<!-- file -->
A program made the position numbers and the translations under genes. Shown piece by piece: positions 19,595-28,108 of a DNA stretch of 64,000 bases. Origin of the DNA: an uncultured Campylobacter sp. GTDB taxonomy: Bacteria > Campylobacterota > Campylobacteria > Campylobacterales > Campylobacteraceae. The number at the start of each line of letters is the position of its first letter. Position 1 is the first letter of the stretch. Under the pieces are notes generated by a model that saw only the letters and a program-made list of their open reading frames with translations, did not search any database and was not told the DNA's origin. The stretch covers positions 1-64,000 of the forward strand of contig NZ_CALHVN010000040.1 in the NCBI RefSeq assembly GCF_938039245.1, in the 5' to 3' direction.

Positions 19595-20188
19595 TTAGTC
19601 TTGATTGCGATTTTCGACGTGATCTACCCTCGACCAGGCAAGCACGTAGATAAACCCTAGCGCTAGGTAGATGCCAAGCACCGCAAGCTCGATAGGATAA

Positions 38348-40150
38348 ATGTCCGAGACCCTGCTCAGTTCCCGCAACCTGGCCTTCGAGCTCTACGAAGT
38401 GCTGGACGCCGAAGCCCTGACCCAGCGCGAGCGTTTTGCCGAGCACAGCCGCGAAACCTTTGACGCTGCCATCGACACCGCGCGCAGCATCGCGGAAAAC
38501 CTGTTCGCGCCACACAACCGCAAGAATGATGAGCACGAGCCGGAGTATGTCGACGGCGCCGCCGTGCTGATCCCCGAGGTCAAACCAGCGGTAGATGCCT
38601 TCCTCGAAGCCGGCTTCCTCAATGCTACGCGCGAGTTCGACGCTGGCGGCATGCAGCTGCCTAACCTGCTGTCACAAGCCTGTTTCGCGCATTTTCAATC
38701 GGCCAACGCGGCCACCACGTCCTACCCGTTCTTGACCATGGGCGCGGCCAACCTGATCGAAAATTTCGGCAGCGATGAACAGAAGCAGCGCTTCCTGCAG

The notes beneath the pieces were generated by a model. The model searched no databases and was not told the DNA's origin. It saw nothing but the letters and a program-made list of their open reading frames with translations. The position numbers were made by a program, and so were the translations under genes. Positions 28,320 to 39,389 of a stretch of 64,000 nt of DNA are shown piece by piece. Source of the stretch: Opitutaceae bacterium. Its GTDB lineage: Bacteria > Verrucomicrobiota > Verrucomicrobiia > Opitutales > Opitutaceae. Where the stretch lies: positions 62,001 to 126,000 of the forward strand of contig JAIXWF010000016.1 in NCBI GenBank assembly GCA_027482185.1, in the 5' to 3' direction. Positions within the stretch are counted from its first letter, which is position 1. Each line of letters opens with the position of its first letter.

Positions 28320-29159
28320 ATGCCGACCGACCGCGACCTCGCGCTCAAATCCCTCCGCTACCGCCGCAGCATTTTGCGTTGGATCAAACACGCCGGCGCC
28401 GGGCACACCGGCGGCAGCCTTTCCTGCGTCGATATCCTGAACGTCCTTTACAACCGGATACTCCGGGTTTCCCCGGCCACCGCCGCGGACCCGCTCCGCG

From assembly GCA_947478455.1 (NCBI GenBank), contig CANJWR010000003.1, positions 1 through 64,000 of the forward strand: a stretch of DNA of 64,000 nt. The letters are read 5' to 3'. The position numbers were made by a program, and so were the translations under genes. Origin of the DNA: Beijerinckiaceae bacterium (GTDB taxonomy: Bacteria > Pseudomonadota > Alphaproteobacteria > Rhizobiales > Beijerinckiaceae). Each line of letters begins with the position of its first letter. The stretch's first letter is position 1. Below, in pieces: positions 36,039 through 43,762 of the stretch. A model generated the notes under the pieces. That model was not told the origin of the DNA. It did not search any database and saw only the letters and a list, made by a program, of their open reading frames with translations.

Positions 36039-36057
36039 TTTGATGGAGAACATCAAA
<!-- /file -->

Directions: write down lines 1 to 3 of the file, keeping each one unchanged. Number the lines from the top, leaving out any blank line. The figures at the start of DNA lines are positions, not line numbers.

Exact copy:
A program made the position numbers and the translations under genes. Shown piece by piece: positions 19,595-28,108 of a DNA stretch of 64,000 bases. Origin of the DNA: an uncultured Campylobacter sp. GTDB taxonomy: Bacteria > Campylobacterota > Campylobacteria > Campylobacterales > Campylobacteraceae. The number at the start of each line of letters is the position of its first letter. Position 1 is the first letter of the stretch. Under the pieces are notes generated by a model that saw only the letters and a program-made list of their open reading frames with translations, did not search any database and was not told the DNA's origin. The stretch covers positions 1-64,000 of the forward strand of contig NZ_CALHVN010000040.1 in the NCBI RefSeq assembly GCF_938039245.1, in the 5' to 3' direction.

Positions 19595-20188
19595 TTAGTC